It was an early Monday morning when I hopped on the phone with August 08. I was in Adelaide, he was in Sydney, but we were both trying to do the same thing: chill. For me, it was much easier. I’m not an in-demand R&B artist signed to both 88rising and Red Bull Records. I also can’t claim writing credits for the likes of DJ Khaled. After this phone call, I was going back to doing nothing. August, however, was going back to work.
August was down under on a promo run, promoting his newly released single ‘Simple Pleasures’, a melancholic yet upbeat dance track. It’s in the same vein as August’s previous single ‘Blood On My Hands’ with Smino, but a notable change in direction from his sombre, open book 2018 EP Father.
The Long Beach crooner is part of an eclectic new wave of L.A artists that includes his friends Duckwrth and Channel Tres. Like these artists, August expertly mixes genres—R&B, hip-hop, soul, and dance—with raw, honest lyrical content. He doesn’t shy away from exploring his vulnerabilities.
During our conversation, we touched on the new L.A scene, his experiences writing for other artists, and what crying on the dancefloor really sounds like.
Hey August! I’ve read that you taught yourself to play the piano and other instruments watching Youtube videos. Where did that drive to learn come from?
My cousin inspired me to learn instruments. He was singing to girls, and that made me want to do the same thing. I wanted to learn to sing so I could get the girls just like him [Laughs].
With programs like Ableton Live and FL Studio, we’re living in an era where you don’t really need to play an instrument to make music. What do you think the benefit is of learning?
Music theory man. It’s a hard thing to learn, and it threw me off when I was teaching myself. But it really is the key to life. Because of it, I can make music myself. I don’t need anyone else. It’s fun to collaborate and work with other people, but being a musician and knowing how to play instruments gives me the comfort of being self-sustained.
Your EP Father came out last year. It really is a unique project. How do you feel about the reception thus far?
The reception has been great. We’ve done a few tours and travelled in less than a year. And I’m in Australia right now. The response to the music has been amazing.
The EP feels like an open book. You’re putting all your emotions on the table. Can you tell me about the process of recording this project?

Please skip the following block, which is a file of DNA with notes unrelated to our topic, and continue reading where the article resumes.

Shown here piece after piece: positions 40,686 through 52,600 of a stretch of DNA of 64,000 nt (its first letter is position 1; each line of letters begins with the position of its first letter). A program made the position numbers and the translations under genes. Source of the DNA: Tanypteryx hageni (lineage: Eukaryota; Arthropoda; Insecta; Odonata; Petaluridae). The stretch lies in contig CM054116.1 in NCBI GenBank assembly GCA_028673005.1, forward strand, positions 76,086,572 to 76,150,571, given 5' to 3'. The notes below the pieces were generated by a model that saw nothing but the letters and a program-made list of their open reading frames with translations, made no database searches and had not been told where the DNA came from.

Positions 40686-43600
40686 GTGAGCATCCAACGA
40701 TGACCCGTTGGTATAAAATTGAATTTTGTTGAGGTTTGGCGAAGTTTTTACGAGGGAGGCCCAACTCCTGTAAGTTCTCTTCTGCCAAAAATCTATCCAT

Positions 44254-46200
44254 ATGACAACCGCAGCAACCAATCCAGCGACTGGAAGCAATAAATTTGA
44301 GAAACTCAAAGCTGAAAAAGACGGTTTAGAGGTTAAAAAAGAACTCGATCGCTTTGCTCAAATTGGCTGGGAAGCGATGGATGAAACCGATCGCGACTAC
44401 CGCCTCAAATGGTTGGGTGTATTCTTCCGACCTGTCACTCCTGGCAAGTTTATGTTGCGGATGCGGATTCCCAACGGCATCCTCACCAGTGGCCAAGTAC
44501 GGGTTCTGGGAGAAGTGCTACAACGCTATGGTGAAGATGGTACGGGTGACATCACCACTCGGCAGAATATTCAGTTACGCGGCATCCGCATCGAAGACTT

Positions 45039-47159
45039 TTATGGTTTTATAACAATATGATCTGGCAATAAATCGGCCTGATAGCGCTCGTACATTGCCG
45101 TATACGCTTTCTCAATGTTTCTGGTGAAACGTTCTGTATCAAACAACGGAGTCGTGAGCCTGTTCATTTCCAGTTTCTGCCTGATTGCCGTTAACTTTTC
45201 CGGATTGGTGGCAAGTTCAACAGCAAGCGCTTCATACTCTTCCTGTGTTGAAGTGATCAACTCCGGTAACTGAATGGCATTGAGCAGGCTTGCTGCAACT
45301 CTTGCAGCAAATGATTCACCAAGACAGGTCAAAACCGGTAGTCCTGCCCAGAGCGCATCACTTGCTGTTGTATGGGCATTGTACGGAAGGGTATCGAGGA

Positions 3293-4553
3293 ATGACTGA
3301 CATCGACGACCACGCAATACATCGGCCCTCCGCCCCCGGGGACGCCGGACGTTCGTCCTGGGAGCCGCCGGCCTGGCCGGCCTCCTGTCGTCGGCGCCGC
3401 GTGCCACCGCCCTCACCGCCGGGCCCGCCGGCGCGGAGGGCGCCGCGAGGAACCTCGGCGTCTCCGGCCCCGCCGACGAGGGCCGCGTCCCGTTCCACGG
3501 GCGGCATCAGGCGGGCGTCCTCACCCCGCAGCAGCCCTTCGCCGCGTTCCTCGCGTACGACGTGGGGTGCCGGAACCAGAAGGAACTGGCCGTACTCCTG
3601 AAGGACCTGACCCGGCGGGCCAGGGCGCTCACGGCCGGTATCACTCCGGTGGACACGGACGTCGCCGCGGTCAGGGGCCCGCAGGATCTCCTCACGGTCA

I wrote, produced, and recorded the first five songs on the project in two days. Then I sat with them for like two to three months, before making more. I made Father because at the time I was going through some things family-wise, and my manager had told me to make a project about how I was feeling.
At the time, I wasn’t an artist, I was writing songs for other people. He said, “Just make some music and whatever comes out, comes out.” That turned into this project.
The chorus from your song ‘Lately’ has the lyric “the only thing real in my life is the suicide doors on the Lambo.” Does that still ring true today?
Honestly, it still kind of rings true. But I have found more joy and love through my friends. That lyric was an outcry, and after my friends heard the project, they came closer. They were like “You’re going through something, let us be there for you.” I found realness in my friends and my family.
The world of hip-hop and R&B can be very materialistic. Do you think that makes it harder to find something real?
I think fame makes it harder to obtain realness for sure. People want to see you as more than what you actually are. But we’re all the same, we’re all created equal. As human beings, we all deserve the same rights.
I think when you start to obtain fame, people show more love and put you on a pedestal. But during that process, they take away the humanity that you’re seeking. It’s hard sometimes to see through the shit in front of you and find what’s real.
Do you think the person you were when you recorded Father is different from the person you are today?
Absolutely. I gained so much confidence from being vulnerable with myself and expressing myself via music. And when you clear out negative energy, good things start to happen.
You recently dropped ‘Blood On My Hands’ with Smino. How did that track come together?
I was working in the studio with producers Sad Money and Govi, and it just came out of nowhere. It derives from a situation I was going through at that moment, where I was dating two girls at one time and loving both of them. The title came from the guilt of dating multiple women, it felt like I had blood on my hands.
The song almost feels like a sad, gloomy interpretation of club music. Is that what you were aiming for?
Absolutely. I think people are attracted to sad, upbeat music. Back in the 70s with like disco and shit, people went to clubs to relieve stress. They would let out all of their anger and feelings on the dancefloor. I always tell people that the genre of music I make can be described as “crying on the dancefloor”.